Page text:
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Accidental damage to internal door by a viewer, estate agent verbally offered to replace, now backtracking. What are their obligations?

(24 Posts)
CobOnTheCorn Fri 22-Mar-13 18:43:12

Sorry for long title. We are buying a house (complete next week), during our second viewing the EA told us the glass in the two internal kitchen doors had been damaged during another viewing. He confirmed they (the agent) would have them replaced.

There have been subsequent conversations where the EA has said the same, now he is offering £100 "goodwill gesture" without predujice in an email.

We're cross and I want to shove his without predujice where the sun doesn't shine. Why put that?

Ultimately though I want them to stand by their word.

Could anyone please tell me where the responsibility lies in this situation?

Thanks

upinthehills Fri 22-Mar-13 18:48:14

Tbh if the glass has broken in door has been broken at a viewing it is most not likely safety glass. I would would want all internal doors to be fitted with safety glass if I had LO and if it was me I would take the £100 and arrange for the glass to be replaced to a spec that I was happy with.

That way you get what you want. If the doors are big and would cost a lot more than £100 to replace the glass and you are confident that you will get nice safety glass I you could press the EA to replace.

CobOnTheCorn Fri 22-Mar-13 19:04:27

We offered to contribute towards to overall bill to allow us an element of choice.

I want to push them to stand by their word. Do you know where the responsibility lies?

Obviously not the seller and not the viewer and not us. It only leaves the agent and presumably this is why they have insurance.

upinthehills Fri 22-Mar-13 19:36:10

I would think it is the seller - they own the property and it is up to them to fix things prior to sale. In Scotland you get 5 days post sale to flag up things (boiler not working for example) and the responsibility is still on the seller to fix it. They could try and reclaim the cost via the EA. I would think it is no different to if they had got broken when a friend of the sellers came to visit - it is their house after all.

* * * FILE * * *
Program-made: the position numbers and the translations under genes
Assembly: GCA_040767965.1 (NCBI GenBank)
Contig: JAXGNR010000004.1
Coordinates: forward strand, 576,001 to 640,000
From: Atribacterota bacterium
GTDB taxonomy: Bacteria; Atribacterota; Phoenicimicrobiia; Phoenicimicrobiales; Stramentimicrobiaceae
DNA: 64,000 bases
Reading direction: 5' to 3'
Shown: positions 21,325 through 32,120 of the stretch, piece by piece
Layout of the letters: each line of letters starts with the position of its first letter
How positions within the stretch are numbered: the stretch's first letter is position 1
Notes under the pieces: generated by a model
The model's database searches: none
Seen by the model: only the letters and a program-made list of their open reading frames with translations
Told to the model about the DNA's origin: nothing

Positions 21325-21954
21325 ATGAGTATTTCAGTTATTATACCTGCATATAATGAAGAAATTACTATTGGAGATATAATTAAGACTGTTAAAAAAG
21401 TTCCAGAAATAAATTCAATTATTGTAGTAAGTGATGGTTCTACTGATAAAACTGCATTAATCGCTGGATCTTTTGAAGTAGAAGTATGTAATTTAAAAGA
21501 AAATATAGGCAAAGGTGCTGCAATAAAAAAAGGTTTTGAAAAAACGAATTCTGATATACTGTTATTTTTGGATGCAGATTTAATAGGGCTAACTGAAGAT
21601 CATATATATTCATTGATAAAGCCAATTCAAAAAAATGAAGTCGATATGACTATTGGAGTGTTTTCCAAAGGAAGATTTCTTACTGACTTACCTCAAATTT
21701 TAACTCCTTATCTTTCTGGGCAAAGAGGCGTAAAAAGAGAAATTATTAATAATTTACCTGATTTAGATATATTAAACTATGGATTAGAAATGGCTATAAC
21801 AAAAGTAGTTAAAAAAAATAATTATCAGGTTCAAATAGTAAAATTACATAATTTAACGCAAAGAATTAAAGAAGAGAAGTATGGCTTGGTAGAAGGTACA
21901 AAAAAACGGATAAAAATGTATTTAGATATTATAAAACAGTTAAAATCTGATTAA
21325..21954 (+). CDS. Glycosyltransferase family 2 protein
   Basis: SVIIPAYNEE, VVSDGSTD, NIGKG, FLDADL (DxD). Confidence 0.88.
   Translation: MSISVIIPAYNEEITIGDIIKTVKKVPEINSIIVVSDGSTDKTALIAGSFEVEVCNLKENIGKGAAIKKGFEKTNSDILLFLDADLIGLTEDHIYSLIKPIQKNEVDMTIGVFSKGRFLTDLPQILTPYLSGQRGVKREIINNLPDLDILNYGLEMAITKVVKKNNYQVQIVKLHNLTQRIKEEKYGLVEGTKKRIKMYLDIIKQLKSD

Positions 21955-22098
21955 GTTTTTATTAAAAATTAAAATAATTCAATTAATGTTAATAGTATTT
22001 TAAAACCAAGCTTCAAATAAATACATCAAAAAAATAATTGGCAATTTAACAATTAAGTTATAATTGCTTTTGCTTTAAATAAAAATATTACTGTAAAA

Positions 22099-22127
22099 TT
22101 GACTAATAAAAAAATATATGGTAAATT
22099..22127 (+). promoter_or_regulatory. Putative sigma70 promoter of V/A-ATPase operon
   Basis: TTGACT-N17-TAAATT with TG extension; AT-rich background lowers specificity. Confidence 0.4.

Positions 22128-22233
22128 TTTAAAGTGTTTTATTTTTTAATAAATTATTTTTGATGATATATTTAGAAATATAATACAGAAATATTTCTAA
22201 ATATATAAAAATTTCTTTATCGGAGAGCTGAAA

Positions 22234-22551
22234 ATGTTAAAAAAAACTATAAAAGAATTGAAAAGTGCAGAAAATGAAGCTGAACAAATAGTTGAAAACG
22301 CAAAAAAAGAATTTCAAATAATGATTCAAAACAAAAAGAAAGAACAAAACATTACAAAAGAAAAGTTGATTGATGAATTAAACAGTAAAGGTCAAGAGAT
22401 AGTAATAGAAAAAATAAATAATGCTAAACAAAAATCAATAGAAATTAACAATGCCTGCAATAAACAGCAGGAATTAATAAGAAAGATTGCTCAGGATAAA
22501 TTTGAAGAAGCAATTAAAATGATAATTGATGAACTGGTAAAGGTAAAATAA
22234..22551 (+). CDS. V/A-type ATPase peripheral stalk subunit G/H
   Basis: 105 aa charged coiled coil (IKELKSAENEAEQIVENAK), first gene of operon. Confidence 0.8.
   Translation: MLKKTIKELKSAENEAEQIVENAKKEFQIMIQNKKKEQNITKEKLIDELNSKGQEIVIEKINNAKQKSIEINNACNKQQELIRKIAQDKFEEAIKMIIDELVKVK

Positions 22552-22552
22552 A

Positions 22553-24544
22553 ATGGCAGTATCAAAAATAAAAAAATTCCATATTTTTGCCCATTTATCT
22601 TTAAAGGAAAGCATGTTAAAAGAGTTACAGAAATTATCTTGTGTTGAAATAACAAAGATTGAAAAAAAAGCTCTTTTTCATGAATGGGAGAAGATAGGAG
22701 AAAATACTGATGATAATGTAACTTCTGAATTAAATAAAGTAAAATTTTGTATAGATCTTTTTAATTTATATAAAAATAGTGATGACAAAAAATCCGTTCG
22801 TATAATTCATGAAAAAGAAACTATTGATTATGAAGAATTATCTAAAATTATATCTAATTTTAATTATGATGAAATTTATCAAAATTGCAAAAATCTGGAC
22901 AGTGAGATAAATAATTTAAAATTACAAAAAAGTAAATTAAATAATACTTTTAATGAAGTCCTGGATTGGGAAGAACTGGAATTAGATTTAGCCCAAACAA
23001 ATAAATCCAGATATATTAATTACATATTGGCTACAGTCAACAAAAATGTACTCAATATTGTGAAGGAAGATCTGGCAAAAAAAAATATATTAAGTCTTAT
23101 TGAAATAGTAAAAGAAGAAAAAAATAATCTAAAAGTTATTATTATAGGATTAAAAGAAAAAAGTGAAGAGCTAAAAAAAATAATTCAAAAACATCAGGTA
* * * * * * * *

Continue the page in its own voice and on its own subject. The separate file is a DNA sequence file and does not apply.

upinthehills Fri 22-Mar-13 19:36:38

I would be making it a condition of completing if you think it won't lose you the house.

cumfy Fri 22-Mar-13 19:59:49

2 doors had been damaged ?

Seems careless.

Are you sure it's not a trick by the EA to distract you from thinking it's the owners ?

CobOnTheCorn Fri 22-Mar-13 20:10:31

Interesting theory...

The story is plausible. According to the EA both front and back doors were left open by the viewers. The resultant through wind slammed both kitchen doors and the glass smashed.

It doesn't seem right that the sellers have to pay when the house was in the 'care' of the EA at the time.

upinthehills Fri 22-Mar-13 20:22:01

But it is still the sellers responsibility to sort this out. It is their house, not yours and they want to sell it. Same if boiler packed up today - nothing to do with you.

Surely you just make your offer lower if you take on fixing it?

So is in the sellers interests to fix it then?

cumfy Fri 22-Mar-13 20:30:33

According to the EA both front and back doors were left open by the viewers. The resultant through wind slammed both kitchen doors and the glass smashed.

Total Bollocks.grin

CobOnTheCorn Fri 22-Mar-13 20:33:43

Really? I'm not disputing what you say but my mind separates the two; the boiler scenario is a genuine 'this could happen at any time' (although I can't imagine it being replaced at this stage). Whereas the accident only occurred because the house was for sale and the agent was conducting a viewing. So if the house wasn't for sale, the agent wouldn't be there and nor would the viewers and the accident would never have occurred.